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A Titanium project

Hello all,

A few questions for a project I’m working on:

  1. can I color titanium in a (enameling) kiln? I want a uniform
    gold/yellow color.

  2. or is there somebody out there who can anodize it for me (we’re
    talking about 4 rectangles 6.5"x3" in 0.5 mm grade 1 titanium
    sheet)?

  3. should I saw the design (a rather intricate design) before or
    after the anodizing/coloring?

I live in Belgium but travel frequently to the US so all
propositions are welcome.

Thanks,
Linda Savineau

Yes you can color Ti in a kiln.  The problem is achieving even
heat on the whole surface at the same time. The edges may color
fast. I have done it successfully on small thick pieces. 

The first visible yellow/gold color appears between 5 and 14 volts.
12 volts can be achieved with a automobile battery or charger. Will
that due? The next yellow is between 50 and 60 volts. At this level
the sheet will probably need etching to achieve the color. Trying to
achieve a perfect even color is always a challenge.

Your surface needs to be totally finished before coloring. It will
be vulnerable to scratches. It will discolor easily with finger
prints and oil. Coloring will highlight any flaws in the surface
finish. I would think you would anodize it last.

Bill

Reactive Metals Studio, Inc.
PO Box 890 * Clarkdale, AZ 86324
Ph-928/634-3434 * Ph-800/876-3434 * Fax-928/634-6734
E-mail- @Michele_Deborah_Bill
Catalog- www.reactivemetals.com

can I color titanium in a (enameling) kiln? I want a uniform
gold/yellow color. 

I would imagine so, but it might take a little experimenting,
unless Bill Seeley can give details.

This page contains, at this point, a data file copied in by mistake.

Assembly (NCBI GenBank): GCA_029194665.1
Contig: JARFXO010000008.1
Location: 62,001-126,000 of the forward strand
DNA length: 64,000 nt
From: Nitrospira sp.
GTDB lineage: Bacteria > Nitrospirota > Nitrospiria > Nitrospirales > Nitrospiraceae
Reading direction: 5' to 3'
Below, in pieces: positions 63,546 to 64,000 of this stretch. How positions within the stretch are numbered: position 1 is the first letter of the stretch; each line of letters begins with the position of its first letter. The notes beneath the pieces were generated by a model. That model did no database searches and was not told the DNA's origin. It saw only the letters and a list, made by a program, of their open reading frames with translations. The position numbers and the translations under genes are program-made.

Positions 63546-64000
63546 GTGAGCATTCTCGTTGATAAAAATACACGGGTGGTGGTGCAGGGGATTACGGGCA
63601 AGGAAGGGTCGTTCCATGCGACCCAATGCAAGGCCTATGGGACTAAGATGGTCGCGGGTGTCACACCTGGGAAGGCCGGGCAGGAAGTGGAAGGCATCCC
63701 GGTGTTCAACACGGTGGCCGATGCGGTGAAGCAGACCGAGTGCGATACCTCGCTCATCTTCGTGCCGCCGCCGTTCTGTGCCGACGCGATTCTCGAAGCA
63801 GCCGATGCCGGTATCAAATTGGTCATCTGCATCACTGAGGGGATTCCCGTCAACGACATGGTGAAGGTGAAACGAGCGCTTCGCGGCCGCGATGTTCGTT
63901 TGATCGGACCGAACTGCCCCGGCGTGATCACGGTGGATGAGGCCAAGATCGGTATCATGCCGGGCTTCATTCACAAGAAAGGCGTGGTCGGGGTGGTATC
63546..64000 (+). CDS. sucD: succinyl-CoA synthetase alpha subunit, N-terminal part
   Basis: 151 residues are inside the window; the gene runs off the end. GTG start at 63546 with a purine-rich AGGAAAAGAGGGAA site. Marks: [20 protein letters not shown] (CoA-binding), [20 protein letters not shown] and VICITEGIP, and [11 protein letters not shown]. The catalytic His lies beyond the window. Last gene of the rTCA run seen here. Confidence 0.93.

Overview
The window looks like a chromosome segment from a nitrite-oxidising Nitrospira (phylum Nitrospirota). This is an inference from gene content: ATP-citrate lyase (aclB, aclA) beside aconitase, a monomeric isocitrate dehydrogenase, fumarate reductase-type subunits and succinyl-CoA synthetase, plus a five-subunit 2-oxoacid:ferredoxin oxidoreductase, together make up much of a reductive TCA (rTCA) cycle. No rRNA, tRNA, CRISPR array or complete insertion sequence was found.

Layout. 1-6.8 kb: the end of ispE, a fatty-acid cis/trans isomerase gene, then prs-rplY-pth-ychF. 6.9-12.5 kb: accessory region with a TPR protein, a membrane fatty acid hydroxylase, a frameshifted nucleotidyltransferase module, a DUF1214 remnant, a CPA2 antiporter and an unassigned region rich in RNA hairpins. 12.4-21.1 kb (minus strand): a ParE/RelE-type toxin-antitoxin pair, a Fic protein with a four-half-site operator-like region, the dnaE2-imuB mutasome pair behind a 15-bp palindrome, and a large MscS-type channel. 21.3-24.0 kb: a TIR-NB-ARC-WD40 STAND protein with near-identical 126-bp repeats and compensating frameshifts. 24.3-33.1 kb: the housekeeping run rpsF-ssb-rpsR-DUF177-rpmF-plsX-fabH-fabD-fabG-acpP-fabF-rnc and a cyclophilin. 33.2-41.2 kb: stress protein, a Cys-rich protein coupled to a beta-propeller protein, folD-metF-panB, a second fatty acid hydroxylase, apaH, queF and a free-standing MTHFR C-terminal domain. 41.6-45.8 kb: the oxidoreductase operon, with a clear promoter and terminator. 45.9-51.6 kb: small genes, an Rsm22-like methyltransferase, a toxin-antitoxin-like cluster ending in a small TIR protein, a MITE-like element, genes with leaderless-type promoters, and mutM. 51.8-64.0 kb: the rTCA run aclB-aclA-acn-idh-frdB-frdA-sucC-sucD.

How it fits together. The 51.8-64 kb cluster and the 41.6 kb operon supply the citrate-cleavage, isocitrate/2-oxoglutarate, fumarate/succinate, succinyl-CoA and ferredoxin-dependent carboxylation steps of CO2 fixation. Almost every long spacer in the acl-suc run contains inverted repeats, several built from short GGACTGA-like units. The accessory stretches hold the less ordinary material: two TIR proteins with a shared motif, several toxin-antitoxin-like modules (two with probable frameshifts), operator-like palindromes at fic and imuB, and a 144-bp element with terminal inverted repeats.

or is there somebody out there who can anodize it for me (we're
talking about 4 rectangles 6.5"x3" in 0.5 mm grade 1 titanium
sheet)? 

I’d be happy to. Email me off-forum if you want to arrange it.
(@Noel_Yovovich)

should I saw the design (a rather intricate design) before or after
the anodizing/coloring? 

If you cut it after, the edges will not be colored. On the other
hand, I always like to do any “iffy” part of a job as early as
possible so that I haven’t wasted too much effort if it gets screwed
up. For me, coloring titanium isn’t iffy, but if you send it out,
and it comes back other than the way you wanted, then it could be a
real pain.

You have infinite choices about the surface texture of your
titanium, from leaving it however it comes, to detailed patterning
with a ball bur or the like, to wire brushing, sand-blasting, you
name it. Give some thought to that before coloring-- after is too
late.

There are two yellows you can easily get on titanium. The “first
order” yellow is a golden-yellow, but the first-order colors are a
thinner oxide layer, and are not as durable as higher-order colors
(as you go up in temperature or voltage, titanium repeats the same
pattern of colors, as in purple-blue-yellow-pink, but the actual
colors are not the same). The second-order yellow might not be quite
as golden, but is tougher. You actually have many shades to choose
from, from pale pale yellow-green through a warm rich yellow to
almost orange.

I hope this is helpful. I love titanium, as you can tell if you have
seen my work in the Orchid gallery
(http://www.ganoksin.com/orchid/noel.htm) or elsewhere. (Shameless
plug-- I love to travel to teach workshops in the techniques I use
with titanium!)

–Noel